Louis Vuitton’s June 2010 magazine ad featuring soccer greats Pelé, Zidane and Maradona, photographed by Annie Leibovitz.
In 2010, continuing a long line of contemporary advertising using famous celebrities, luxury bag maker Louis Vuitton had photographer Annie Leibo- vitz do a photo shoot of three of the world’s most famous soccer stars: Pelé of Brazil, Diego Maradona of Argentina, and Zinedine Zidane of France. The setting for the photo shoot and the ad, shown at right, was the Café Maravillas, a typical bar in Madrid, Spain, where the three famous footballers are engaged in a spirited game of table-top foosball.
In the background of the ad are Louis Vuitton bags, one monogrammed with the initials “Z.Z.” for Zinedine Zidane. The tagline for the ad reads: “Three great journeys, one historic game.” Antoine Arnault, Vuitton’s media person at the time of the ad’s release, explained: “What true football fan has not dreamt of seeing these three living legends – Pelé, Maradona and Zidane – play each other?”
A series of the Vuitton ads with the famous soccer greats appeared in magazines and also online in the months leading up to the World Cup matches in June 2010, heading into the championship games in South Africa.
Vuitton’s “soccer legends” ad appear- ed on the back cover of Time’s June 2010 World Cup edition.
Time magazine featured the World Cup games on the cover of a special June 2010 edition, which also included the above ad on the magazine’s back cover. Earlier copies of Time had run the same ad in the early front pages of the magazine. Other magazines all over the world also gave the Vuitton ad similar play at about the same time.
Louis Vuitton, for those who may not know, is a venerable fashion brand that began in 1894. Today it is a $2 billion company with 9,000 plus employees worldwide. The Vuitton label is well known for its “LV” monogram found on most of its products, which include luxury trunks and leather goods, shoes, watches, jewelry, accessories, sunglasses, and books. Vuitton is one of the world’s leading international fashion houses — and its ads in recent years have become well known for their celebrity and superstar subjects — Madonna, Jennifer Lopez, Gisele Bundchen, Bono, Sean Connery, and Mikhail Gorbachev among them. Other athletes, such as tennis stars Andre Agassi and Steffi Graf, have also appeared in Vuitton ads, but with the soccer stars, Vuitton was reaching for a broader and perhaps, more “everyman” audience.
Horizontal version of the Louis Vuitton “soccer greats” ad, also used for a related Louis Vuitton website campaign.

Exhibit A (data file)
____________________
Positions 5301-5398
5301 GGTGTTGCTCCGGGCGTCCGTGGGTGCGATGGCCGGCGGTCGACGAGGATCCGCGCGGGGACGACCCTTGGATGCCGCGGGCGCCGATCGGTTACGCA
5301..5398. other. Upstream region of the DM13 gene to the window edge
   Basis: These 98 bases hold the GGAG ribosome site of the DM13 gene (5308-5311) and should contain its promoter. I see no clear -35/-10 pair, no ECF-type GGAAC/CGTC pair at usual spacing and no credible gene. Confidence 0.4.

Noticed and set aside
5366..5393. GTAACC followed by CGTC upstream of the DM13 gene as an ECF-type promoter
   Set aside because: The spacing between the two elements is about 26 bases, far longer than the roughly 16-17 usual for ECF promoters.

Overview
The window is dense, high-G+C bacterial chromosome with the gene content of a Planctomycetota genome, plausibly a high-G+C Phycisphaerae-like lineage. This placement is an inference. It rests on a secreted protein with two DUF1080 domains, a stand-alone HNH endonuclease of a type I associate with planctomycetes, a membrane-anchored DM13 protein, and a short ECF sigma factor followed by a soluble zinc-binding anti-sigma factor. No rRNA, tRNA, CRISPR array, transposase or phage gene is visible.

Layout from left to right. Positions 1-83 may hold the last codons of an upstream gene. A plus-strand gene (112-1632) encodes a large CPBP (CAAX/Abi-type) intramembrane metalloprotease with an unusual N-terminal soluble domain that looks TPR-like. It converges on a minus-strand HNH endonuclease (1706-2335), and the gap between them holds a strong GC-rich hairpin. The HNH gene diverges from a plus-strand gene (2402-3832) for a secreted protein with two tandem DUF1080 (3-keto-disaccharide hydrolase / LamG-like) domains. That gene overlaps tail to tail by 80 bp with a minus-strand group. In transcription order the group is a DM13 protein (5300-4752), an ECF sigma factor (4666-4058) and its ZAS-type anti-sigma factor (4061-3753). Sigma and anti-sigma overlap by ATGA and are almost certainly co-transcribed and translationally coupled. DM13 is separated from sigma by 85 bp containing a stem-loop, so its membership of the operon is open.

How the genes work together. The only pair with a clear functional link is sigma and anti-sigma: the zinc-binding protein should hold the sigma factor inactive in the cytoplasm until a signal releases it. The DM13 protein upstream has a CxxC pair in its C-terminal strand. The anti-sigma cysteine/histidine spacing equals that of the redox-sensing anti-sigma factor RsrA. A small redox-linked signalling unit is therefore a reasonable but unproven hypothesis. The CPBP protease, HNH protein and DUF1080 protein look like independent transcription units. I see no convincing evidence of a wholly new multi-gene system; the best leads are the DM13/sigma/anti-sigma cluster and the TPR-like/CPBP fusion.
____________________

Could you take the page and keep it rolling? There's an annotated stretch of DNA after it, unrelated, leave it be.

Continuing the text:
Getting the three soccer legends to appear in the same ad was something of coup, which Vuitton’s Antoine Arnault acknowledged, saying the company was honored to have them participate in its advertising campaign. In addition to the magazine ads, Vuitton also had a dedicated website — louisvuittonjour- neys.com — where a featured conver- sation between the three players was included, in which they discussed their careers, recalled great matches they had played, and exchanged views on the world of soccer. Part of the story line at the website had Pelé and Zidane challenging each other to a match of table foosball. The ad, in any case, was likely a hit with soccer fans. What follows below are three brief profiles of each of the famous soccer legends.
French soccer star Zinedine Zidane is regarded as one of the best to have played World Cup soccer.
French soccer star Zinedine Zidane was born in 1972 to Algerian parents. He grew up in the modest suburbs of Marseilles after his parents left Algeria. Zidane played his first junior championship soccer at the age 14. Today, he is widely regarded as one of the greatest players in the history of World Cup soccer and has played for club teams in France, Italy and Spain. France won the World Cup in 1998 with a team full of immigrant players, with Zidane becoming an icon, especially among the poor. But French fans and players generally love him, not only for the 1998 World Cup but also the 2000 European Championship. He retired briefly thereafter, but soon returned to the French national team in 2005. He was captain of the French team in 2006, leading them in the World Cup Final where he won the Golden Ball as the tournament’s most outstanding player. Alongside Brazil’s soccer star, Ronaldo, Zidane is the only other three-time FIFA World Player of the Year winner. Zidane, however, had a bit of controversy toward the end of his career in a famous incident in which he head-butted Italy’s Marco Materazzi in chest during the 2006 World Cup Final in Berlin, and was thrown out of the game. Zidane maintained he was goaded by Materazzi, who had made a slur on Zidane’s sister, provoking Zidane’s action, which he later said was to defend “the honor of a Muslim woman.” Zidane, who had retired with that game, performed three days of community service to meet his penalty, while Materazzi later apologized publicly to Zidane for his slur. Although Zidane retired from professional football after the 2006 World Cup, he continued to play for the Real Madrid veterans team.